Fire risk is constantly present on board navy vessels, and crew need to know they have the best equipment at hand to quickly contain the flames and minimise damage. Here, the emergency firefighting water pump is an essential element in fire-fighting equipment. It is vital that such pumps are highly effective, while being relatively light and compact for easy mobility and storage. And of course, the crew need to have confidence that the pumps will work exactly as expected, when they’re needed.
The Royal Navy first approached DESMI in the early 2000s to help develop a customised pump solution that could be used for its minesweepers – and which could potentially be used on a wider range of vessels, since using the same pump would ease the overall maintenance burden and simplify both training and operations.
Military-grade requirements The Royal Navy had several specific requirements for its fire-fighting pumps, seeking a relatively light, hand-carried unit that can be stored on deck, at times in a special enclosure. The pump’s weight and size must enable it to be brought to the emergency’s location and quickly connected to hoses before pumping sea water. And each pump must be manufactured to a pre-defined capacity and pressure.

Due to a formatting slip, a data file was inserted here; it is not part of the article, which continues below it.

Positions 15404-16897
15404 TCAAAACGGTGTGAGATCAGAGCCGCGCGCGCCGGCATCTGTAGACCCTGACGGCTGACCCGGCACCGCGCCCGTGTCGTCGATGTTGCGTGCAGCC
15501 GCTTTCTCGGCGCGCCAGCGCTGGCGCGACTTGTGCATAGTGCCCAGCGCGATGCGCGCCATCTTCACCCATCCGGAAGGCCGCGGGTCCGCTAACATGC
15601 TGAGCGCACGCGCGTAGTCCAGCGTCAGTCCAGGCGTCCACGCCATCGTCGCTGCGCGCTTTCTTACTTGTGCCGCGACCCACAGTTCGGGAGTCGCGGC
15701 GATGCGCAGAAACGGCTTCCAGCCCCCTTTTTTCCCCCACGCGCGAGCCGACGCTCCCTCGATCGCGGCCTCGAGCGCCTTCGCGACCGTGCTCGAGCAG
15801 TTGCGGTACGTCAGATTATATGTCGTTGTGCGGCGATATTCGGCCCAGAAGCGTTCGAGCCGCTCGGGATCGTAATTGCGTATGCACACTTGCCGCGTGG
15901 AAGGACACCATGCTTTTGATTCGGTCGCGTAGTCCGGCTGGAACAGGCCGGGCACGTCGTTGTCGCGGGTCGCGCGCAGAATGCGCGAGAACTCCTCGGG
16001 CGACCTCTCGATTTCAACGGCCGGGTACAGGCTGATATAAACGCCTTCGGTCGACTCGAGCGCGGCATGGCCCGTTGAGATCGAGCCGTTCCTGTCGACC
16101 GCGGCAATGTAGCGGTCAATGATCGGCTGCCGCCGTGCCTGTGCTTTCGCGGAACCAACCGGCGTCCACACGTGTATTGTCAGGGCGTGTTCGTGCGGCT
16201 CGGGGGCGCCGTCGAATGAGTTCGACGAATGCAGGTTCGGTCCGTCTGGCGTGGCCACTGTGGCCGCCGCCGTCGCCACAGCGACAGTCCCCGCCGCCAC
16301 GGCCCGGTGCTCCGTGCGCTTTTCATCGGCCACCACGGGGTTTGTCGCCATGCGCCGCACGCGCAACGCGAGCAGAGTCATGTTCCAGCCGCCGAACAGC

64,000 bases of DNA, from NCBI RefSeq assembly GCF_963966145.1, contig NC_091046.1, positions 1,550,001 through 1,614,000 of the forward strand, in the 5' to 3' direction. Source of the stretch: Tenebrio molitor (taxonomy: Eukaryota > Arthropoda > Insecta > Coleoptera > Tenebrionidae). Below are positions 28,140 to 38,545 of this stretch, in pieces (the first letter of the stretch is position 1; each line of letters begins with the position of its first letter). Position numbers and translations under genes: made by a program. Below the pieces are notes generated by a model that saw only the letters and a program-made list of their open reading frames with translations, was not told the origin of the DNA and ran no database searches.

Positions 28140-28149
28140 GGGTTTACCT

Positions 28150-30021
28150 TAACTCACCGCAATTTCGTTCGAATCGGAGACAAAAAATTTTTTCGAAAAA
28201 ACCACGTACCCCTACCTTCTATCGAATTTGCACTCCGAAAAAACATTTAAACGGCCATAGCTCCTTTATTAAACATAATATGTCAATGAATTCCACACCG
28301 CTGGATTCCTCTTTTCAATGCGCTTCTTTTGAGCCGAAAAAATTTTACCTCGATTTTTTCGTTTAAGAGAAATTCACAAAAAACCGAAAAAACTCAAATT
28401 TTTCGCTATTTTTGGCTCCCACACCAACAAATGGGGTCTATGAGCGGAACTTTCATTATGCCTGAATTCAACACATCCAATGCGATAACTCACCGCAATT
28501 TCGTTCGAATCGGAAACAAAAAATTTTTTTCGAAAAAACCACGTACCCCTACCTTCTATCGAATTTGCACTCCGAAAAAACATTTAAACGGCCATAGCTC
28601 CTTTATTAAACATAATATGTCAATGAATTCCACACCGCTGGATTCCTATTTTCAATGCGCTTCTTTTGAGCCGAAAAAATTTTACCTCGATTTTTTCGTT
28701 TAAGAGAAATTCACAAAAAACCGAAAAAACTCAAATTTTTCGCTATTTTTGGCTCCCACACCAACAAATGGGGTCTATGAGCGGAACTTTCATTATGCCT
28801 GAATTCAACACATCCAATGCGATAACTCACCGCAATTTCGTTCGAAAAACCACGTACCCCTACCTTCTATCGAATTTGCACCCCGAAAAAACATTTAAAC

Rapid action The current version, Mark 3, weighs around 100 kg and can be carried by four people. It is relatively light considering its power, mainly due to a lightweight diesel engine and the design of its stainlesssteel frame. Contributing to the unit’s robustness is a special coating, which makes it resistant to wear and seawater corrosion.
High-performance flow The portable pump’s official name, DESMI SP-D3-2, reflects its super-priming capabilities, impeller diameter and double-stage design. A combined water ring, priming and centrifugal pump, it is equally effective at pumping water up from sea level as it is at creating optimal pressure and flow. The water ring section of the pump allows it to prime very quickly – a significant advantage when extremely fast fire response is demanded.
The SP-D3-2 creates a flow of 40 cubic metres per hour at a pressure of seven bar. Its suction capability is up to seven metres above the sea’s surface, easily exceeding the minimum requirement of four metres.
Reliable winner Ministry of Defence Senior Maritime Engineer Mike Sampson, is well satisfied with the DESMI pumps: “These pumps do exactly what they’re supposed to,” he says. “And the latest version is a highly reliable unit that is not only well suited to emergency firefighting, but which is just as useful for disaster relief tasks, providing a portable water pump that can help to clear flooding or provide fresh water where it’s needed.”
The success of the pumps has already gained the attention of armed forces and other customers around the world with a similar set of needs. “We have already developed customised versions of the diesel-driven firefighting pump for the offshore sector and other navies around the world,” says Martin Bro.